They are fallacies that serve a purpose. although they are so problematic. and explain why. employers seek to reduce costs by employing the poorest. The second fallacy is closely tied to the first: the notion that immigration and immigrants reduce the number of jobs available to people already in the United States. There are two main fallacies in the argument. In the pages that follow I will explain the two fallacies. In fact. The first fallacy lies in the very concept of “American” jobs. So we’ll look at what the concept of “American jobs” really means. They do this by moving to parts of the world where poverty and inequality create a vulnerable labor force. and keep them vulnerable. most vulnerable people.myth 1 IMMIGRANTS TAKE AMERICAN JOBS “Immigrants take American jobs” is one of the most common arguments brandished to justify the need for a restrictive immigration policy. and by supporting policies that create poverty and inequality at home—including immigration policies that keep immigrants coming. In many industries. so many of us nonetheless believe them. In 3 . today’s economy is so globally integrated that the idea of jobs having a national identity is practically useless.

businesses seek to keep their expenses as low as possible. Most analyses point to two major structural developments in the U. economy as the main causes of the shifting employment pattern in the late twentieth century: deregulation and deindustrialization. around the globe. One way of doing this is by moving workers. and many diƒerent factors aƒect employment and unemployment rates.S. and moving production. to achieve the greatest profit margin possible. this is part of a larger structural change in the U. Deregulation of major sectors of the economy and cutbacks in federal social spending under the presidencies of Ronald Reagan and his successors went hand in hand with a rise in plant closures and outsourcing. immigration plays a much more complex role in the employment picture.S. while in the United States some came from halfway across the globe. but the nature of jobs in this country underwent a shift. High-paying manufacturing and government jobs evaporated.“they take our jobs!” fact. Not only did jobs disappear in this period. Some came from local rural areas to the new industrial cities. Immigration makes up just a very small part of this bigger picture. and many of the new jobs that were created were low-paying jobs in the service sector. Generally. In today’s economy—sometimes called the “postindus- 4 . factories brought workers to the point of production. In the early days of the industrial revolution. economy and the way it is integrated into the global economy. Again. at places like McDonald’s and Wal-Mart.

southeast starting at the very beginning of the twentieth century in search of lower costs.” it oƒered incentives to U. businesses increased their search for cheaper workers abroad. the U. U. The global economic restructuring since World War II has created what some have called a “new international division of labor. By the end of the century. high-profit system that was being undermined inside the United States by the rights achieved by factory workers.”1 Low-paid workers in the Global South used to produce and export raw materials. which fueled the industrial revolution in the north.S. working class began to share fully in the benefits of industrialization in the mid-twentieth century. which was based partly on the artificially low prices made possible by their labor. the trend had spread to almost all industries. businesses to 5 . The cheap raw materials produced by these workers—with great profits for investors—contributed to the prosperity of the United States and Europe.S. shifting its production to the U. The New England textile industry was one of the first to experiment with plant relocation. People in the south still produced items for export to the north—but now they exported manufactured goods as well as raw materials. government was collaborating with businesses on ways to re-create the lowwage. Just as the U. In the postwar restructuring. Their first experiment was in Puerto Rico.S.immigrants and th e ec o nomy trial” economy—it’s been industries as well as workers that have relocated.S. Dubbed “Operation Bootstrap.S. the industries started to move to the south to take advantage of the low wages there. As early as the 1940s.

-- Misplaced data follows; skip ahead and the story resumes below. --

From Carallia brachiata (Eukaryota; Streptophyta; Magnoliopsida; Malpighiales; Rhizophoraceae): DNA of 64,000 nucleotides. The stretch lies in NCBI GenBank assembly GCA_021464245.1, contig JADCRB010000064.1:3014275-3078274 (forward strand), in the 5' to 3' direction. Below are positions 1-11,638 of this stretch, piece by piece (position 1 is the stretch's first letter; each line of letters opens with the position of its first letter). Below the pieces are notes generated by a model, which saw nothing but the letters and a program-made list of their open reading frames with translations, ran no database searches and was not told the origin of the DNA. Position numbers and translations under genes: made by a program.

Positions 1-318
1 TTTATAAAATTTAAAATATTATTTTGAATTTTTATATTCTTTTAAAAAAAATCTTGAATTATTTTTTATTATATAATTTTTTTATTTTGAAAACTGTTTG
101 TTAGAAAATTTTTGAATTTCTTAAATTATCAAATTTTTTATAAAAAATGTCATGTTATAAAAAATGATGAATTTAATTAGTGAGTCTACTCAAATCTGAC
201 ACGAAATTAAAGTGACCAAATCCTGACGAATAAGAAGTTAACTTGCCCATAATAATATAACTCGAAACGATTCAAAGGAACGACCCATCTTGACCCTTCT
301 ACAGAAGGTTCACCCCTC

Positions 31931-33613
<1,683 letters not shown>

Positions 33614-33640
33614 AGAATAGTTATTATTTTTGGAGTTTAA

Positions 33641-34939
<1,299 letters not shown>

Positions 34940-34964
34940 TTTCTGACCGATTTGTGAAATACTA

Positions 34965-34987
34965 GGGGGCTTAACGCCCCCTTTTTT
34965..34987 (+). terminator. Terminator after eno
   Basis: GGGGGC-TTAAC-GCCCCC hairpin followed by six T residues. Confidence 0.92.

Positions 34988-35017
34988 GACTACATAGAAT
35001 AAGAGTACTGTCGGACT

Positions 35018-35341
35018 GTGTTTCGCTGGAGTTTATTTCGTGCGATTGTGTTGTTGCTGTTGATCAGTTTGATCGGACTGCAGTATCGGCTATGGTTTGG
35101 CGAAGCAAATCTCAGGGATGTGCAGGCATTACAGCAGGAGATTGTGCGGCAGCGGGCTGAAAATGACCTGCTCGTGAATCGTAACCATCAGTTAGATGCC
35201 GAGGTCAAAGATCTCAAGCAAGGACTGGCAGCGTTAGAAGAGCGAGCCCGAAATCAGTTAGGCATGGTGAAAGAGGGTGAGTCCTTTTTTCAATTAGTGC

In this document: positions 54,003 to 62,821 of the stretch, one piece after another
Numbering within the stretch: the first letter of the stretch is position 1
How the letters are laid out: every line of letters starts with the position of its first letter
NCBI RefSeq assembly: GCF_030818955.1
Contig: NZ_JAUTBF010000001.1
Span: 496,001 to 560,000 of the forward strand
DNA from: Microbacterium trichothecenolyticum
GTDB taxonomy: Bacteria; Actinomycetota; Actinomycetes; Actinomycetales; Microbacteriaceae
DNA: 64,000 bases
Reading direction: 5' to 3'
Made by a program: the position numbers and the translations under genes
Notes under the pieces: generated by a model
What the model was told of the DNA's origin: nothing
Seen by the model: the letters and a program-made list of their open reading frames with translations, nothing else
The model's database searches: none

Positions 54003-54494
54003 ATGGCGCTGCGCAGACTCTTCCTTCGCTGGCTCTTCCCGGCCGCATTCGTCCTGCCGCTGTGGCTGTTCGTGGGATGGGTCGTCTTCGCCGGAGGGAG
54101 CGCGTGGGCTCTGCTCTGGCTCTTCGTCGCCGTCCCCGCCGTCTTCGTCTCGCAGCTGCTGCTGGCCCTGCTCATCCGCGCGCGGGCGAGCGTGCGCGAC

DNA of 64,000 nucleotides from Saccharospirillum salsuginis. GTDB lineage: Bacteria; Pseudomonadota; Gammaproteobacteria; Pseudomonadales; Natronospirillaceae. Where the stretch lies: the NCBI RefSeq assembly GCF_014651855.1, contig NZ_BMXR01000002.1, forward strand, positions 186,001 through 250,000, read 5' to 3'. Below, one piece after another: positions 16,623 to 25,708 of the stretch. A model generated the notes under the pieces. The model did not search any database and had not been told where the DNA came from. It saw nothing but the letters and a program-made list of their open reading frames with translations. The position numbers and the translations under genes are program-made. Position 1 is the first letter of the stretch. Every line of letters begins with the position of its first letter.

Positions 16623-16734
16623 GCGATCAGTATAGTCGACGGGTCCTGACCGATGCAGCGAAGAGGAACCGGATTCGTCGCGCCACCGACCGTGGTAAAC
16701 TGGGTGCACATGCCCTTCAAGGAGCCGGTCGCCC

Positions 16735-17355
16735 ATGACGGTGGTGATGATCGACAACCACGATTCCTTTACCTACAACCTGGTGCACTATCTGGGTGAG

“they take our jobs!” transfer the most labor-intensive portions of their operations to the island. which went into eƒect in 1994. and Mexican governments turned once more to A. and infrastructure to companies willing to take the risk. and the least regulation of their activities. The U. the most docile (or nonexistent) unions. The North American Free Trade Agreement. pushed it even further. to design a similar program for Mexico. loans.S. Since it was getting harder and harder to deprive workers of rights inside the United States because of popular mobilizations.S. manufacturing industries began a wholesale move abroad in search of the country that would oƒer them the lowest wages. referring to the system whereby companies 6 . It was an ingenious move. companies found it more and more attractive to move the jobs across the border.S. The Border Industrialization Program went into operation in 1965. laws did not apply. The island government oƒered land. a consulting firm in Cambridge. Workers in countries like Mexico. to where U. The Puerto Rican program was so successful—for businesses—that it was soon extended to Mexico. or NAFTA. that had helped set up Puerto Rico’s Operation Bootstrap. and later on to Central and South America and Asia. government was extending this strategy to the Caribbean. unions. U. Massachusetts. Little. and laws protecting workers and their right to organize. buildings. It worked so well that by the 1970s the U. and the Dominican Republic have seen a flood of foreign investment in oƒshore production—often called maquiladora production.D.S. El Salvador.